The chief executive of the US Travel Association has backed the expansion of schemes to allow travellers to go through customs at the point of embarkation.
Roger Dow told delegates at the IPW conference in Chicago that there was a “huge benefit” in allowing travellers to clear customs in the country of origin, as they currently can in Ireland and in parts of the Middle East.
But he warned that any moves to develop similar schemes in countries such as the UK should not come at the expense of US entry points.
“If you do that you need to make sure that doesn’t mean taking officers out of JFK or another airport and sending them overseas,” he said.
“Homeland Security is looking at (the option to extend the scheme), but the question is how you fund it.”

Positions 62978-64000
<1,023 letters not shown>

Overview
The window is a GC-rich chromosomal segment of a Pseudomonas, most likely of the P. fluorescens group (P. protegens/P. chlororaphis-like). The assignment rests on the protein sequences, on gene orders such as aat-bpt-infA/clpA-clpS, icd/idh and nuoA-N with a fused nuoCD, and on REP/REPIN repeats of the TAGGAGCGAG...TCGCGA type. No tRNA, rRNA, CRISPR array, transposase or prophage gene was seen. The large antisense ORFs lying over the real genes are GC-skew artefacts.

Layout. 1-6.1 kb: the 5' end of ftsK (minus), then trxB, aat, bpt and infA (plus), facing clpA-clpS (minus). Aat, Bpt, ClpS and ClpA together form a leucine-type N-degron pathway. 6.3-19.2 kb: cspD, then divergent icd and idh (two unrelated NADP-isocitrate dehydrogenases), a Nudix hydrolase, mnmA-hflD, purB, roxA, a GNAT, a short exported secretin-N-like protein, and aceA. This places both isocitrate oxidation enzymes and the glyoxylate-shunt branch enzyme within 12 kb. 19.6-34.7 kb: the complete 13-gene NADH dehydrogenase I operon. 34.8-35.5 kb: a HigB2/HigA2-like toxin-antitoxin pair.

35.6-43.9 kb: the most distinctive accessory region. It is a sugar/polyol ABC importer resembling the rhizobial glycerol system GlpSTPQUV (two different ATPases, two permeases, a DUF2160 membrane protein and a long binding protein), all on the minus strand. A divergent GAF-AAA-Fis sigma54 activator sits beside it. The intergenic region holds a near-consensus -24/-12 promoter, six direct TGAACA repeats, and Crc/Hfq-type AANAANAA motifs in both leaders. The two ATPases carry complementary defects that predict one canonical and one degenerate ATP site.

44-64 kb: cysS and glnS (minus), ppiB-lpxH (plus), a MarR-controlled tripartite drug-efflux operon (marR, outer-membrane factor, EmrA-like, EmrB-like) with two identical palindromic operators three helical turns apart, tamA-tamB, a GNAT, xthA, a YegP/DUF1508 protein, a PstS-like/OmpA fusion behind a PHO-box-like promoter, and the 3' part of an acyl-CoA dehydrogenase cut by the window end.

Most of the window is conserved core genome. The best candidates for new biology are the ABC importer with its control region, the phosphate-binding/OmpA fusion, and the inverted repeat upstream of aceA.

Dow also said he was confident that the US travel industry was on track to reach a goal of 100 million international visitors before the 2021 target set by President Barack Obama.
“It is very likely that the president’s goal will be hit earlier; maybe 2020, maybe 2019, maybe even 2018,” he said.
“International travel is growing by 5-9% per year so we are optimistic we can reach our target.”
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